Patryk M's picture

Honestly I don't understand why everyone is losing their mind on Lee for this. What is he really saying? He is saying HEY NIKON WAKE UP....4K is the standard for professionals. Guess what! Lee is correct. Nikon and Canon lost the video market to Sony! Why? Because Sony gave us what we need! Pro level features and quality.

Eric Lefebvre's picture

Don't forget about Panasonic. :)

Anonymous's picture

I do not know why people are expecting Photo camera to be a Professional video camera...
When they were pro video cameras ,then all the really pro Video cameras can be thrown out ?
Why not to compare this to real pro video cameras ?
I take video in Photo camera like some type of bonus... but i will never expect to do it professionally.
And why not compare RED SCARLET with Phone ?


I'm already on a 5K monitor from dell and shooting 16K in my dreams.

I've made a career out of it

Scott Spellman's picture

I used to laugh at Apple and Sony cameras, but not any more. Apple and Sony have proven that they have the right technology and corporate strategy to innovate at a much faster pace than Nikon or Canon. Apple and Sony cameras cannot outperform DSLRs in all situations, but for most consumers this is far less important than it used to be.

Nikon and Canon need to figure out quick how to innovate faster and deliver camera systems that the consumer wants now, or they may become the next Kodak.

I would disagree with you on one small thing, Nikon has shown us that they are good at one thing and will continue to be good at one thing, the aspect of photography, a DSLR to nikon is for photos Period. They dont need to be good in video, as you see they dont have a video camera line, they will be around for a very long time because of the name and the photos they take... p.s. i do know they use sony sensors.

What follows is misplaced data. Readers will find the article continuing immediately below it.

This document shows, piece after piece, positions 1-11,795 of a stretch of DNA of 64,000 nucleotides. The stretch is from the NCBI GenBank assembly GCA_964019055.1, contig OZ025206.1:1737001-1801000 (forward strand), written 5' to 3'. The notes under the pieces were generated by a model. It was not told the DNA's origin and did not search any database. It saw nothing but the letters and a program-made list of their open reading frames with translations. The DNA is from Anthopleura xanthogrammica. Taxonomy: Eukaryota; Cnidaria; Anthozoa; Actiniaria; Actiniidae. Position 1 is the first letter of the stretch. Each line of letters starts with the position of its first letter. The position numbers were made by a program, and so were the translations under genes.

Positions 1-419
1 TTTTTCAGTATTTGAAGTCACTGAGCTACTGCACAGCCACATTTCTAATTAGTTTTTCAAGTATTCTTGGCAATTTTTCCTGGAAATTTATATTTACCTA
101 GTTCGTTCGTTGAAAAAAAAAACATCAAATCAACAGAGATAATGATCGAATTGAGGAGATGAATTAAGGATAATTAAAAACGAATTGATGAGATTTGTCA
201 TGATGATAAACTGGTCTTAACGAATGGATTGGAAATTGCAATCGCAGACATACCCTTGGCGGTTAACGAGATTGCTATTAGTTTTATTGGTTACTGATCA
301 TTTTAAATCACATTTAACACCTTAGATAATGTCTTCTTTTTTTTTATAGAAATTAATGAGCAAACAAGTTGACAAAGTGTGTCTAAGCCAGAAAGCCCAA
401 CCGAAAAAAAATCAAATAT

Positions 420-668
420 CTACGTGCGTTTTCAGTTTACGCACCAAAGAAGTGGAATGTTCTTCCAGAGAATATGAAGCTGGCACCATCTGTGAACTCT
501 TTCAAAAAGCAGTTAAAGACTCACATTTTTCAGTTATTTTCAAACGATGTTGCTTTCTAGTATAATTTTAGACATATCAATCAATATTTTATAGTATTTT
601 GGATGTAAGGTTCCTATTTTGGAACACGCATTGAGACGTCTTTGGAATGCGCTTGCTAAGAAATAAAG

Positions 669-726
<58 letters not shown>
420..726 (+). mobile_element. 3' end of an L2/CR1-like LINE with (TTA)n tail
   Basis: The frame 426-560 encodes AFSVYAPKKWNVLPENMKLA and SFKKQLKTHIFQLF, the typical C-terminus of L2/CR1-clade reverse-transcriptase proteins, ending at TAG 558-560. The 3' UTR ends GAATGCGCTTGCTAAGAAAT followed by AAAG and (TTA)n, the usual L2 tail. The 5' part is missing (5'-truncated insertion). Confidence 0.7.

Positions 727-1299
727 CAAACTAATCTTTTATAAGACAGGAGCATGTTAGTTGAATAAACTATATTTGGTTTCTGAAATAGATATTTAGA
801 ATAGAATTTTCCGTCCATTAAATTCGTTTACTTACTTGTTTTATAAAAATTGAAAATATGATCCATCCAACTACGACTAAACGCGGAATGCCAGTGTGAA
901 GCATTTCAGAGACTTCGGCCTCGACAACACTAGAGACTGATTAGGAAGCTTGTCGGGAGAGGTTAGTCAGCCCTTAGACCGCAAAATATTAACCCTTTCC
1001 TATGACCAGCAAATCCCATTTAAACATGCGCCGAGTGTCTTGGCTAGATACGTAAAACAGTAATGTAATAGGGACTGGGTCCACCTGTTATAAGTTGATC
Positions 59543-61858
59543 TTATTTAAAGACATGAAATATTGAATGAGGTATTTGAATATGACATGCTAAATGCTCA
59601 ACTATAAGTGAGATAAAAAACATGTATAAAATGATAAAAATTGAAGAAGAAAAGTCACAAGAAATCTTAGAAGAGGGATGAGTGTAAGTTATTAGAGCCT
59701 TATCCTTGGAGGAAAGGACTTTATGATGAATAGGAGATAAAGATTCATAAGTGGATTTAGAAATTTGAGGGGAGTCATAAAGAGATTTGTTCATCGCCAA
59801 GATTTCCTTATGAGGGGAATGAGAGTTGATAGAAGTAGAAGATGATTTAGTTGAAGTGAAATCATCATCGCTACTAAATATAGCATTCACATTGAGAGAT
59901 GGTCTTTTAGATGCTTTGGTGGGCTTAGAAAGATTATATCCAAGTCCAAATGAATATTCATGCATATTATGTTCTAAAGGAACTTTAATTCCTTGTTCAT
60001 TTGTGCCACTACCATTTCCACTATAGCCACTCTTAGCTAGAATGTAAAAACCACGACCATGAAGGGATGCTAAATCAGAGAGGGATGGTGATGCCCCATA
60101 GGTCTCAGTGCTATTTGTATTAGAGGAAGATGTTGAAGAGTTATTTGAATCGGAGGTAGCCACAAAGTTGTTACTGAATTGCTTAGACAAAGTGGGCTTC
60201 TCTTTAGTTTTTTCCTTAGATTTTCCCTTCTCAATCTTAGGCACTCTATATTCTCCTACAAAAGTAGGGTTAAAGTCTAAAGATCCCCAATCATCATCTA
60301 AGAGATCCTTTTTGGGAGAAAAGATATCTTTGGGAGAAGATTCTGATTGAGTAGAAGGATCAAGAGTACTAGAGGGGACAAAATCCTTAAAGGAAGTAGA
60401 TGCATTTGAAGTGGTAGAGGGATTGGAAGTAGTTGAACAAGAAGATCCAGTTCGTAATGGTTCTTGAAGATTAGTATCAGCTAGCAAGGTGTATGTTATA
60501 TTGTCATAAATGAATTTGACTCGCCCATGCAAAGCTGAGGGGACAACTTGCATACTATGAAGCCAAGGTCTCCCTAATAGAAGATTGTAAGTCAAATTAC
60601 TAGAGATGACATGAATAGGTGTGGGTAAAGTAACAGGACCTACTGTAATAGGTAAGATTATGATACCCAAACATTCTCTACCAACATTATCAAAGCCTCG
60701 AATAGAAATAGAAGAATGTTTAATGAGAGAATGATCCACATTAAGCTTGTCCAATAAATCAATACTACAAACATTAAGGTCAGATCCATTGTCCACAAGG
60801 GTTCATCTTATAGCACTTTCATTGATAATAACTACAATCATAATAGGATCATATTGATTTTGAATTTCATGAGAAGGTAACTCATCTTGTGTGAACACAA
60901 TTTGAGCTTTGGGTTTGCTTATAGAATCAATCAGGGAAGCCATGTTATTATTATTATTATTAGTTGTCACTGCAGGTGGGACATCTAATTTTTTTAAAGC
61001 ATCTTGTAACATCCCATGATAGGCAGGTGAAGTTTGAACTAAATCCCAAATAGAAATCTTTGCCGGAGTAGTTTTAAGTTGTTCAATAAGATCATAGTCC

Photo and video will eventually be the same thing. Obviously many photographers don't shoot video at this point but in the near future most of them will. Nikon could survive as a photography only company like Leica but they would be a niche brand. If they want to be an industry leader they need to make cameras that shoot quality pictures and video.

Anonymous's picture

I'm sick to death of people stating what the future will be. Maybe you're right but you don't know that any more than I know you're wrong. History is littered with people who were wrong. You can't easily name them because they've been forgotten.

Being that almost every single camera on the market can shoot both video and stills makes me believe this isn't some crazy idea.

Anonymous's picture

But is that a result of consumer demand or checking off items on a marketing list? Or, perhaps, a case of 'it doesn't really cost anything to do it so why not'?
My point is: I've seen surveys asking people if they shoot video or not and the majority don't. My camera shoots video and I never even remember the fact. I can't tell you how many times I'll take pictures of an action event and later think, "dang (or something that sounds a lot like that), I should have taken a video of it!"

Anonymous's picture

"Photo and video will eventually be the same thing." No. "Still" images have and will continue to have a very valid place in media, and there will be plenty of photographers who want to concentrate on stills and have no interest in videography. I think you are guilty of projecting your own wants, needs, and artistic path onto the rest of the photography community with that statement. Many of us have little to no interest in being a hybrid photographer/videographer.